Hervé Pagès | 21 Feb 07:54 2013

Re: speed of runmed on SimpleRleList

Hi Janet,

On 02/19/2013 06:10 PM, Janet Young wrote:
> Hi Herve (and Valerie),
>
> Interesting - thanks for looking into this.  Funny that the ends make
> such a large difference, but I think I understand.

It's because we are re-using stats::smoothEnds implementation, which
contains things like 'for (i in 3:k) {...}', and therefore is
inefficient when 'k' is not very small.

>  Hmm - I guess that
> issue would go away if I use "drop" - that should be fine, as I don't
> care about medians in the partial windows at the start and end of each
> chromosome (although I do want to make sure I get the windows lined up
> correctly, but I can probably just add a windowsize/2 constant to each
> position).

If you don't care about the truncated windows at the start and end of
each chromosome, but do want to preserve the windows lined up correctly,
you can use endrule="keep" or endrule="constant". I don't know what they
do exactly with the truncated windows (it doesn't matter), but, unlike
endrule="drop", they preserve the length of the input. And they don't
have the cost of endrule="median".

>
> I found today that the timing issues are actually made less relevant for
> me because of memory issues - I'm finding that runmean and runmed give
> me way more information than I need, and they create objects that are
> huge in memory, because they're reporting at 1bp resolution.

An operation like runmean() almost systematically returns an Rle that
is bigger in memory than its input, because it increases the nb of runs.
One important number to keep an eye on is the mean of the run lengths
(i.e. mean(runLength(x))). If it falls below the threshold of 2, then
the integer-Rle representation is not worth it: an ordinary integer
vector will use less space in memory. For a numeric-Rle, the threshold
is 3/2.

Unfortunately, runmean() tends to make that number drop badly:

   x <- Rle(sample(10L, 150, replace=TRUE),
            sample(50L, 150, replace=TRUE))

   > mean(runLength(x))
   [1] 27.58462
   > mean(runLength(runmean(x, k=5)))
   [1] 5.843393
   > mean(runLength(runmean(x, k=15)))
   [1] 2.228322
   > mean(runLength(runmean(x, k=25)))
   [1] 1.537333
   > mean(runLength(runmean(x, k=35)))
   [1] 1.28976

With k=35, keeping the result in a numeric-Rle is no more worth it.

> For my
> analysis, I don't need windows spaced by 1bp - e.g. I can look at 5kb
> windows sliding along the genome in 500bp increments.
>
> I've cooked up some code that seems to work (using Views and aggregate),
> but I wonder whether in the long run there could be some kind of
> built-in solution in IRanges. I know it would probably have to return
> different object types, to be able to keep track of window
> positions/sizes, but it seems like something a lot of folks will want to
> do (e.g. look at coverage over the genome, smoothing in some kind of
> running window, but not necessarily every 1bp).  Does that sound doable?
>   (maybe I'm missing some existing solution?)

I don't think we have a built-in solution for this at the moment but
it would certainly be doable. There are probably many ways to go but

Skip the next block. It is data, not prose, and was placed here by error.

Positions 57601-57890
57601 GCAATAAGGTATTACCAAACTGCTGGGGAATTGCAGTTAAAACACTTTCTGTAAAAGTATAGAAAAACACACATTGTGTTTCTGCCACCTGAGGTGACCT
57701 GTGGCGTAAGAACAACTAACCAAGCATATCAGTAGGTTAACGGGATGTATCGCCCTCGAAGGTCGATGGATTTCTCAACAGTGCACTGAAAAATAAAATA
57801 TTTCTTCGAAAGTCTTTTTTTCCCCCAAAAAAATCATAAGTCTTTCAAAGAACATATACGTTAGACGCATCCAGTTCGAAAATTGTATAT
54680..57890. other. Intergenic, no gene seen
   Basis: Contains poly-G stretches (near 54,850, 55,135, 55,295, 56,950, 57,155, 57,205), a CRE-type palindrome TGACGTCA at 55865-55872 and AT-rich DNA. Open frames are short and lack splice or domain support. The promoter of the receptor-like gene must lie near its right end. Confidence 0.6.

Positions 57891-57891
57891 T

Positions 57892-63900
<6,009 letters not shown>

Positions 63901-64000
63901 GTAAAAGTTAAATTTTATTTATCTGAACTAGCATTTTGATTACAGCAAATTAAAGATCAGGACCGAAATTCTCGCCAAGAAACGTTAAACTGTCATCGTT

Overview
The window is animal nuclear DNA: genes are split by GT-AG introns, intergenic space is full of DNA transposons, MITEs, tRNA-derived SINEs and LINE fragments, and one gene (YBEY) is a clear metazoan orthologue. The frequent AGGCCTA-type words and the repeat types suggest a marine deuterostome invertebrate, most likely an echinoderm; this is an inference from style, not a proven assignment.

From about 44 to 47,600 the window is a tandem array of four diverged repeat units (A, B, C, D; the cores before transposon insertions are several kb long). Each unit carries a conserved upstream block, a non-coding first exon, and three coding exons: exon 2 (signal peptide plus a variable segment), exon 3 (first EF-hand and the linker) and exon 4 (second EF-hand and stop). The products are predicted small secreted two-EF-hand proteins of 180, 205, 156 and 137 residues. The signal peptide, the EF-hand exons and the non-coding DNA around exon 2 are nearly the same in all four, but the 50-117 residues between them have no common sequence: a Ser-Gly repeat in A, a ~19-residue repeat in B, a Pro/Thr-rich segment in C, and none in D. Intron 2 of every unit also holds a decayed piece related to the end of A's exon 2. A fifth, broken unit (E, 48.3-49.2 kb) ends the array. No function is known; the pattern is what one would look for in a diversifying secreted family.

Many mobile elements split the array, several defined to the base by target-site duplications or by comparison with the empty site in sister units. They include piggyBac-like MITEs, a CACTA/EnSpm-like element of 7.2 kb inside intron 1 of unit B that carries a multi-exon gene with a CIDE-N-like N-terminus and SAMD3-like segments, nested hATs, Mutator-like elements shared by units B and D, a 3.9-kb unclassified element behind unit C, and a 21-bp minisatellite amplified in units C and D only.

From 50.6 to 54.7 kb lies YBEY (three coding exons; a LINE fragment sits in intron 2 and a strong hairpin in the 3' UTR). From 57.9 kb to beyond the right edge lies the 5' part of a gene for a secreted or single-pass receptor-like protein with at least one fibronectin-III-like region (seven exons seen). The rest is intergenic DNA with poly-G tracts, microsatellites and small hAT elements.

here is one that I find appealing.

The starting point would be to have an easy way to switch between the
2 following representations of a numeric function F defined along a
genome (e.g. coverage):

   (1) RleList representation

   (2) A GRanges made of fixed-width bins (that cover the entire genome),
       and with a metadata column that contains the average value of F
       for each bin.

Because of the averaging, going from (1) to (2) would of course lose
some information but would potentially reduce memory usage a lot. More
precisely, (2) offers the advantage of using an amount of memory that
is under control because it only depends on the width of the bins.
For example, for a function F defined along the Human genome, if the
bins are of width 500 (like in your case), the GRanges representation
would have about 6 million ranges and occupy less than 100Mb. With the
RleList representation, it can vary a lot: from a few hundreds of bytes
(in the best case i.e. when coverage is constant), to 24Gb if all the
runs are of length 1 (worst case).

Once you have (2), you could do all the operations you want (e.g.
runmean, runmed, etc...,) by operating directly on the metadata col.
Unlike with the RleList, the size of the GRanges would not grow while
you do this. Then, when you are done, you could always come back to
(1) if you really miss the RleList representation. This RleList
would actually be quite small: at most 72Mb in your use case (i.e.
bins of width 500 on the Human genome).

Of course this approach is only suitable if the user accepts the loss
of information introduced by the first step i.e. by the conversion
from (1) to (2).

The only things we would need to add to support this approach are the
functions to switch between (1) and (2). Would that be of any interest?

Cheers,
H.

>
> thanks,
>
> Janet
>
>
>
>
> On Feb 19, 2013, at 3:51 PM, Hervé Pagès wrote:
>
>> Hi Janet,
>>
>> The culprit seems to be the call to smoothEnds() at the end of the
>> "runmed" method for Rle objects:
>>
>>  > selectMethod("runmed", "Rle")
>>  Method Definition:
>>
>>  function (x, k, endrule = c("median", "keep", "drop", "constant"),
>>      algorithm = NULL, print.level = 0)
>>  {
>>      if (!all(is.finite(as.vector(x))))
>>          stop("NA/NaN/Inf not supported in runmed,Rle-method")
>>      endrule <- match.arg(endrule)
>>      n <- length(x)
>>      k <- normargRunK(k = k, n = n, endrule = endrule)